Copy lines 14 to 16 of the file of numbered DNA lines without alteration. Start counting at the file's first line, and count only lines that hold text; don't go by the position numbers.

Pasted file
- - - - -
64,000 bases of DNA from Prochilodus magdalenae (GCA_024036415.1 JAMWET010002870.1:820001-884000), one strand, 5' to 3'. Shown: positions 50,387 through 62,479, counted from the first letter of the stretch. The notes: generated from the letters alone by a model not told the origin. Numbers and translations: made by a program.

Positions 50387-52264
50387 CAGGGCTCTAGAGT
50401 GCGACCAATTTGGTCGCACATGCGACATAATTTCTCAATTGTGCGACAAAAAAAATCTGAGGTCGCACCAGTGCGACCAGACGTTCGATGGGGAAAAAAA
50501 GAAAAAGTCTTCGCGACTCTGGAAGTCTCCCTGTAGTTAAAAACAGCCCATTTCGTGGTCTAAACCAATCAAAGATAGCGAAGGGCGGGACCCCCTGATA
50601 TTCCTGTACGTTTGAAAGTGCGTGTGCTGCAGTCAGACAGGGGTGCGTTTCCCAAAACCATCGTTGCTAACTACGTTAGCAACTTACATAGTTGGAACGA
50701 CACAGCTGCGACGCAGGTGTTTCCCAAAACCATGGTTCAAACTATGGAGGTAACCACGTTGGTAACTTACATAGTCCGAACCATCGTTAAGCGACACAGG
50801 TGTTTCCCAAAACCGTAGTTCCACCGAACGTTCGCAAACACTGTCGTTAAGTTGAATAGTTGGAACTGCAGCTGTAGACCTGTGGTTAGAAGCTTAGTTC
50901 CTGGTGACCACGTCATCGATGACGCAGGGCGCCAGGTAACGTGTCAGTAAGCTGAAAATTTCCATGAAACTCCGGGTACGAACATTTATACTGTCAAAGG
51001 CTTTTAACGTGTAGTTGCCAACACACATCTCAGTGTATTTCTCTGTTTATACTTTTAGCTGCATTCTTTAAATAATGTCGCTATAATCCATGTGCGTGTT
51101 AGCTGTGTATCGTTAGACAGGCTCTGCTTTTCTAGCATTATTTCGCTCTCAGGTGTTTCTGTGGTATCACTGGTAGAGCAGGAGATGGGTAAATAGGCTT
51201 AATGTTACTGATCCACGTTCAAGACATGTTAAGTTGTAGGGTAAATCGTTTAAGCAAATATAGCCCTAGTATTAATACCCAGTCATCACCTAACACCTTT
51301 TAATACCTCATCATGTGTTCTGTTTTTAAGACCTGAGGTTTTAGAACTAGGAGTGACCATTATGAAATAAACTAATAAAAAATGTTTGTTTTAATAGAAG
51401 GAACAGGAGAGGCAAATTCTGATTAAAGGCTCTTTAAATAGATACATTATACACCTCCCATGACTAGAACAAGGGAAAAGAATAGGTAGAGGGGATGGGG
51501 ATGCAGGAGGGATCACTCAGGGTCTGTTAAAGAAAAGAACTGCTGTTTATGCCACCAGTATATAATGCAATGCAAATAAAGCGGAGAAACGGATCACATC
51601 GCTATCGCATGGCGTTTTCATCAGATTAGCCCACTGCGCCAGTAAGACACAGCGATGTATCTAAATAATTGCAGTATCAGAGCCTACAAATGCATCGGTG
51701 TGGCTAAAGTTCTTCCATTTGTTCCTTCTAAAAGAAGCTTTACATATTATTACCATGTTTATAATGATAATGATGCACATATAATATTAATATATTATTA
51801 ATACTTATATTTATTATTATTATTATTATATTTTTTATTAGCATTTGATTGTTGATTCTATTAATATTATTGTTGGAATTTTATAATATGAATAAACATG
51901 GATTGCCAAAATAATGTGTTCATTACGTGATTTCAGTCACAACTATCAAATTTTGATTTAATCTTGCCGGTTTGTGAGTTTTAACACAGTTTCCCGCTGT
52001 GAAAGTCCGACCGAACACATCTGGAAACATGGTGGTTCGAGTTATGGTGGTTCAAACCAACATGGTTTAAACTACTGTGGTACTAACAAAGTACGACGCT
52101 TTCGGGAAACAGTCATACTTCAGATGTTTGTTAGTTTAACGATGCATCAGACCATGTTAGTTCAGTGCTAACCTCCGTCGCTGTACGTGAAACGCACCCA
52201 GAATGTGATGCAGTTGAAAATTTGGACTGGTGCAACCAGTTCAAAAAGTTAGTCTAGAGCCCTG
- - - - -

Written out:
51401 GAACAGGAGAGGCAAATTCTGATTAAAGGCTCTTTAAATAGATACATTATACACCTCCCATGACTAGAACAAGGGAAAAGAATAGGTAGAGGGGATGGGG
51501 ATGCAGGAGGGATCACTCAGGGTCTGTTAAAGAAAAGAACTGCTGTTTATGCCACCAGTATATAATGCAATGCAAATAAAGCGGAGAAACGGATCACATC
51601 GCTATCGCATGGCGTTTTCATCAGATTAGCCCACTGCGCCAGTAAGACACAGCGATGTATCTAAATAATTGCAGTATCAGAGCCTACAAATGCATCGGTG